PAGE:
Wild Fennel

Wild Fennel


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Irrigation of wild fennel


The wild fennel is a plant totally edible in its entirety from the roots, to the stems, to the leaves and to the seeds. This plant is born spontaneously, however it can be cultivated for ornamental purposes and for productive purposes. It is an aromatic herb not particularly demanding from the water point of view, in fact it does not require great attention with regards to irrigation. Naturally the quantity of water to be supplied and the intensity of the interventions must take into account the season and the climatic conditions of the area in which one lives. Being a plant cultivated mainly outside, it will be sufficient to compensate with its interventions the quantities of water supplied by the rains. In the event that rain is not expected it is recommended to irrigate the plant only when the soil is completely dry. It is also advisable, especially in summer, to avoid the administration of water during the hottest hours, trying to intervene in the early hours of the day, or towards evening. Finally it is recommended to avoid water stagnation conditions that could cause damage to the roots.

The cultivation of wild fennel



Wild fennel is a plant that can withstand even the highest temperatures. On the contrary, it does not tolerate excessively rigid temperatures. For this reason it is advisable to protect the plant in case of night frosts. Wild fennel is grown mainly in the open ground. Pot cultivation is not recommended, as it is a plant that needs ample space and for this reason excessively large pots would be required. The seed is spread directly on the ground, avoiding soils that favor water stagnation. Sowing can take place from late spring until the end of summer. In addition to sowing, plants can also be propagated by dividing the heads in late summer. This technique is recommended only if the number of plants to be reproduced is limited. The leaves and softer shoots of the plant are used to flavor salads, fish dishes, sauces and vinegars. The seeds must be harvested when they are almost ripe and must be dried. In the kitchen the seeds of wild fennel are used as an aromatic spice with porchetta and in other sausages.

Fennel fertilization



Fennel fertilization interventions are not necessary, as the plant is able to develop independently. However, in case you want to guarantee the plant a faster and better development it is possible to provide support to the plant. The first fundamental intervention must be carried out during the seedbed preparation phase. We recommend using manure or other organic fertilizer. In case you decide to use manure, make sure it is ripe. During cultivation, interventions can always be carried out using manure or mineral fertilizers based on nitrogen, phosphorus and potassium can be used. It is advisable to spread these products at the base of the plant towards the beginning of autumn.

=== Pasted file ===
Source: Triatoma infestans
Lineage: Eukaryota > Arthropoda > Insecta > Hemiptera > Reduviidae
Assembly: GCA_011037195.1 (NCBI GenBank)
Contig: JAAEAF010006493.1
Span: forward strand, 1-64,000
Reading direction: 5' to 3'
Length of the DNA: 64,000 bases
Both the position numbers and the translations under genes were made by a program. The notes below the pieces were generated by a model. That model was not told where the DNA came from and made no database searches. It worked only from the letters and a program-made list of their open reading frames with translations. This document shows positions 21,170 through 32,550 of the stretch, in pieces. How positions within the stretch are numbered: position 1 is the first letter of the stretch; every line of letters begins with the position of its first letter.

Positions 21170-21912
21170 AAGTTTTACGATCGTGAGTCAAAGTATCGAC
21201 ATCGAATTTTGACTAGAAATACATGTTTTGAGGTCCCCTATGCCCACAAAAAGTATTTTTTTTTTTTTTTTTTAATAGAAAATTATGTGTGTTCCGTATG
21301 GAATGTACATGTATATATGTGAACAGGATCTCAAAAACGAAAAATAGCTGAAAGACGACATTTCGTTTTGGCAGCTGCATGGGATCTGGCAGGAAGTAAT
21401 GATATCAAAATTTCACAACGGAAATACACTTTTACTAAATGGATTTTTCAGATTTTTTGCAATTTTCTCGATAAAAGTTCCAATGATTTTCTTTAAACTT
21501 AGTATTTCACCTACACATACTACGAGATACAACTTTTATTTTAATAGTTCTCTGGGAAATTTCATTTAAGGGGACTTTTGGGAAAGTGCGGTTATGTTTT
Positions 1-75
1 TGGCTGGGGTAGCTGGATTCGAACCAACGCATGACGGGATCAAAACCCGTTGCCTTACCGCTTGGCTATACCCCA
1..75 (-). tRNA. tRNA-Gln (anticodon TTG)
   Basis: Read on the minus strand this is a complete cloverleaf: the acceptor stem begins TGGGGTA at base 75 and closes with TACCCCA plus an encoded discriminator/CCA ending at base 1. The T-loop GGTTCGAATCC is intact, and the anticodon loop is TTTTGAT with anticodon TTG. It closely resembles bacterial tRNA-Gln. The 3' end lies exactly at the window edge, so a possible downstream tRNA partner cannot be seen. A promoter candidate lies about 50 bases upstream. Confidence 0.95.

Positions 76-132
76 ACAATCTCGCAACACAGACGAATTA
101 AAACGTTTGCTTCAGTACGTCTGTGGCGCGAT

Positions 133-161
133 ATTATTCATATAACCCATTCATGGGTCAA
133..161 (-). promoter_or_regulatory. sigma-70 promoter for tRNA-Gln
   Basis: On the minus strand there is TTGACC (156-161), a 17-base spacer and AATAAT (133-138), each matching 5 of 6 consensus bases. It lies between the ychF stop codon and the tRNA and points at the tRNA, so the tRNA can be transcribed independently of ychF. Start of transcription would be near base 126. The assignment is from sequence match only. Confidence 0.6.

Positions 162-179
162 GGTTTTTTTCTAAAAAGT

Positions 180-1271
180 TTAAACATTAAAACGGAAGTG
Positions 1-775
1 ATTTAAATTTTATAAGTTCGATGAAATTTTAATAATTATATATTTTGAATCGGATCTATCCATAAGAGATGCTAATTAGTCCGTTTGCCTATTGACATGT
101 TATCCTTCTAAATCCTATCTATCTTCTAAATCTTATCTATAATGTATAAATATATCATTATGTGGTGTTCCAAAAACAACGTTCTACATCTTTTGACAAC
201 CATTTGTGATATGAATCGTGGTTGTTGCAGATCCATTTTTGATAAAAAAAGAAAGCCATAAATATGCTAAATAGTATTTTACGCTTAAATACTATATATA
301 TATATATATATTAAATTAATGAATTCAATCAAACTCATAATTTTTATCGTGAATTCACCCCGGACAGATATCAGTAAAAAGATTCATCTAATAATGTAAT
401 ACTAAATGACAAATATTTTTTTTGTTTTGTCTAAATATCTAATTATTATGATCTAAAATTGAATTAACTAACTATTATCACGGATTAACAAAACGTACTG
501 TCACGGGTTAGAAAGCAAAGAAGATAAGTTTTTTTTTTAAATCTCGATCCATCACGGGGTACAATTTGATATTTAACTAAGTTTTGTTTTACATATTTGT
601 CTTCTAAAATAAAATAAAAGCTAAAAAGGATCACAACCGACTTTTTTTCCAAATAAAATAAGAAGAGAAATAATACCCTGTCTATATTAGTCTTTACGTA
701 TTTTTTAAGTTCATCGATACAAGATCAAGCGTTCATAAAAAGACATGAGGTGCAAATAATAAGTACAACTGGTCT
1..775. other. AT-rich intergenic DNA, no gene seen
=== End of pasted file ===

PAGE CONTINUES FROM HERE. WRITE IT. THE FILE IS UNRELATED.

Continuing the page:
Wild Fennel: Diseases and Pests



The fungi that can affect wild fennel are mildew, powdery mildew and bacteriosis. In the event that these problems should arise, given that the wild fennel is a fast-growing plant, it is advisable to completely eliminate the diseased parts and proceed to treat the rest of the plant with specific fungicides. Usually these problems are related to an excessive presence of water and a high level of humidity. It is therefore advisable not to overdo irrigation and to choose places exposed to direct sunlight. The insects that can attack wild fennel are aphids and snails. As for the aphids, if the attacks are of modest entity it will be sufficient to remove and destroy the infested branches. In the case in which, instead, the presence of insects was massive, the use of specific insecticides is recommended. For snails it is sufficient to remove them manually. However, in the event that they were numerous, it is possible to use specific chemical baits to remove them from the plant.